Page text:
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Prosecutors said Wednesday that they will not bring charges against a tech blogger who bought an Apple iPhone prototype after it was found at a bar in March 2010 in a case that ignited an unusual First Amendment debate.

San Mateo County Assistant District Attorney Morley Pitt said charges were not filed against Gizmodo.com's Jason Chen or other employees, citing California's shield law that protects the confidentiality of journalists' sources.

"The difficulty we faced is that Mr. Chen and Gizmodo were primarily, in their view, engaged in a journalistic endeavor to conduct an investigation into the phone and type of phone it was and they were protected by the shield law," said Pitt.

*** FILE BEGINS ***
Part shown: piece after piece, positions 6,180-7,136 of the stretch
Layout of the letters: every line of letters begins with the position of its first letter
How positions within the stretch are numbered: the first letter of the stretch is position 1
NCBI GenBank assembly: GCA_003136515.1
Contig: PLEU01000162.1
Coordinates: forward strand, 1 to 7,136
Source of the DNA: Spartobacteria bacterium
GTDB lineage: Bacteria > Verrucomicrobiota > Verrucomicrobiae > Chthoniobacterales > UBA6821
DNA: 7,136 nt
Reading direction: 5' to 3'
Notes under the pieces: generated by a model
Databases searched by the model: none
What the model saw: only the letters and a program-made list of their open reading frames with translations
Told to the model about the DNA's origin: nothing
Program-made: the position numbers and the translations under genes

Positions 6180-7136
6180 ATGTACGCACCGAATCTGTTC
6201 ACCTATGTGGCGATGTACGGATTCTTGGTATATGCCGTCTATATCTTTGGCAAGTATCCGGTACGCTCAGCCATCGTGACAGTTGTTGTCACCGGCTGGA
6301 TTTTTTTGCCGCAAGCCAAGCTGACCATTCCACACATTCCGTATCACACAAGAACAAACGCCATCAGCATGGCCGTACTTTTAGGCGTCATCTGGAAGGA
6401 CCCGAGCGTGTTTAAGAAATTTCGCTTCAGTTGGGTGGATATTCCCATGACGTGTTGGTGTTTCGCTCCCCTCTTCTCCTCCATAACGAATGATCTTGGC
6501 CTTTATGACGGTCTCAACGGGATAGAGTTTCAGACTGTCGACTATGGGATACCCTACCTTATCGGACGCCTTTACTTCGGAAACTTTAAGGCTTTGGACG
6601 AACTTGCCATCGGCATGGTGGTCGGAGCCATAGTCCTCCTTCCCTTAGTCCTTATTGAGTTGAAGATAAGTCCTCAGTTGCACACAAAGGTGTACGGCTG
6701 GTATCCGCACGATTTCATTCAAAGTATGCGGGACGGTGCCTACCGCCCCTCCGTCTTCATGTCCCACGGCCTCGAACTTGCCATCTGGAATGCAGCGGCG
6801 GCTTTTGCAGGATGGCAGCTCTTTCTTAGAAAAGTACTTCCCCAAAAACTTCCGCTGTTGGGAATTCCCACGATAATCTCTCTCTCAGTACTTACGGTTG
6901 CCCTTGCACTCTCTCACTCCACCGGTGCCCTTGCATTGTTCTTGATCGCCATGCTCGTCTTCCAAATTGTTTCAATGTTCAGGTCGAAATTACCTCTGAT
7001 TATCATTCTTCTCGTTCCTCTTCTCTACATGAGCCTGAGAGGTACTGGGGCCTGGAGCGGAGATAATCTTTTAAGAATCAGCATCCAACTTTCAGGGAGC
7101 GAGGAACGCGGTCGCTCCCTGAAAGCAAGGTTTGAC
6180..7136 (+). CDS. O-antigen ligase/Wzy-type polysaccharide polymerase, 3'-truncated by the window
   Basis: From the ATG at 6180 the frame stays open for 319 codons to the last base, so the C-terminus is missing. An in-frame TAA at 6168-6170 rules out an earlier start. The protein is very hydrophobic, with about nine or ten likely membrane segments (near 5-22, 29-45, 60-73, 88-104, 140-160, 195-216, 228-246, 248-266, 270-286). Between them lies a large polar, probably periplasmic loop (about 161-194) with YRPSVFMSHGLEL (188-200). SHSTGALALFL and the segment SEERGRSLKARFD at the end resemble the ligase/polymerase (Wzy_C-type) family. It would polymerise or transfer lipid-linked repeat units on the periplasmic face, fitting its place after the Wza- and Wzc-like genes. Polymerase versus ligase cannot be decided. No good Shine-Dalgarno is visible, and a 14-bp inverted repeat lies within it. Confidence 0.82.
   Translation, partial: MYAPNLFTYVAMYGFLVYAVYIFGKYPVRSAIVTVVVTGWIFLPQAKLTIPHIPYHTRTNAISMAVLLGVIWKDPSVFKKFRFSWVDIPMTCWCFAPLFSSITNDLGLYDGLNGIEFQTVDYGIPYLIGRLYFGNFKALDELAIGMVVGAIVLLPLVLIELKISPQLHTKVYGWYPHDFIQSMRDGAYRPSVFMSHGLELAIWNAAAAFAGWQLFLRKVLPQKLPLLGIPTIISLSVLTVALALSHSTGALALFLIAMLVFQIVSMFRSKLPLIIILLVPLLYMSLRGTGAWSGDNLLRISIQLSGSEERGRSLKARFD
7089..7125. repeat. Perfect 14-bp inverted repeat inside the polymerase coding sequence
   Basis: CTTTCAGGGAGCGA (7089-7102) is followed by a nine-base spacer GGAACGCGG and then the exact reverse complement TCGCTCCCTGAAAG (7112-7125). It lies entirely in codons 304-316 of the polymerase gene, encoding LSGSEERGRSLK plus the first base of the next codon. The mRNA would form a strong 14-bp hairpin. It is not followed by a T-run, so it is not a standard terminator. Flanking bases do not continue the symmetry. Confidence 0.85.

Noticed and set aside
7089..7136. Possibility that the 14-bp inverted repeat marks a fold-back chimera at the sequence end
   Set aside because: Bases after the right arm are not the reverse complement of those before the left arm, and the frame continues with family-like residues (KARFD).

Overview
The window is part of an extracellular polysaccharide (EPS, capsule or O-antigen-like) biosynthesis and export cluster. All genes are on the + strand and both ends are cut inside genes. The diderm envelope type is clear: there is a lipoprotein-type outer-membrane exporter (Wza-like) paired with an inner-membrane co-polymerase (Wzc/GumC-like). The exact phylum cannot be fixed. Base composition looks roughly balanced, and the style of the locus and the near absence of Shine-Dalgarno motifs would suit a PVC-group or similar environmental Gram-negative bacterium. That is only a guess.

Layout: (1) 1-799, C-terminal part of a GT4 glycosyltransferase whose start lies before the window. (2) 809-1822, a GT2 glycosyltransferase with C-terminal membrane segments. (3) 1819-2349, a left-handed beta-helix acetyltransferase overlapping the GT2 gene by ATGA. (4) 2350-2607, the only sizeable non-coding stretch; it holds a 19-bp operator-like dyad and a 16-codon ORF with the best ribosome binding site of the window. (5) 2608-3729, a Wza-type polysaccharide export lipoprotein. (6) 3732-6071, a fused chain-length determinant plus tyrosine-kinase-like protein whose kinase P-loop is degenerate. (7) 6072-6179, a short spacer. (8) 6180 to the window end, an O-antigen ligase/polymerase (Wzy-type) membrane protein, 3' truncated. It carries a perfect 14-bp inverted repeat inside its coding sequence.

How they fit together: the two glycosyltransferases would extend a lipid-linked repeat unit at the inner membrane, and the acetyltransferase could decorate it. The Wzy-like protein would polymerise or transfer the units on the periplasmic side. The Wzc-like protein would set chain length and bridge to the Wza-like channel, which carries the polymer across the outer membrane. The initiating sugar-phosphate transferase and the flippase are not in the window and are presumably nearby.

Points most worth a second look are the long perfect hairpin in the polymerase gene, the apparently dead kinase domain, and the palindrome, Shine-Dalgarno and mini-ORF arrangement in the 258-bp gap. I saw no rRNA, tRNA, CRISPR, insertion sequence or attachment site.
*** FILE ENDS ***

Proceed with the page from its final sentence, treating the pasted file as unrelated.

"We concluded it is a very gray area, they do have a potential claim and this was not the case with which we were going to push the envelope."

Chen's house was raided and his computer seized after Gizmodo posted images of the prototype. The website and other media organizations objected, saying the raid was illegal because state law prohibits the seizure of unpublished notes from journalists.

"We feel there was not a crime to begin with and still believe that, and are pleased the DA's office has an appropriate respect for the First Amendment," said Thomas J. Nolan Jr., a lawyer for Chen.






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